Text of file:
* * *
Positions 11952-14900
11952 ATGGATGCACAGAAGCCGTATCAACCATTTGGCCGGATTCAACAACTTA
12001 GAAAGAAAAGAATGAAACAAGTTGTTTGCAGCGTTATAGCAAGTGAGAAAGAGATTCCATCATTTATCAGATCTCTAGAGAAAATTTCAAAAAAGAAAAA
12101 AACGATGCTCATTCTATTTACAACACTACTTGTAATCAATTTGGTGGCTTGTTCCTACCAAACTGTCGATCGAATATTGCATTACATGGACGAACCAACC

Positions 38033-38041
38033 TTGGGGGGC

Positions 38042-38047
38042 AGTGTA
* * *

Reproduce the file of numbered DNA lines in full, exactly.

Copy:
Positions 11952-14900
11952 ATGGATGCACAGAAGCCGTATCAACCATTTGGCCGGATTCAACAACTTA
12001 GAAAGAAAAGAATGAAACAAGTTGTTTGCAGCGTTATAGCAAGTGAGAAAGAGATTCCATCATTTATCAGATCTCTAGAGAAAATTTCAAAAAAGAAAAA
12101 AACGATGCTCATTCTATTTACAACACTACTTGTAATCAATTTGGTGGCTTGTTCCTACCAAACTGTCGATCGAATATTGCATTACATGGACGAACCAACC

Positions 38033-38041
38033 TTGGGGGGC

Positions 38042-38047
38042 AGTGTA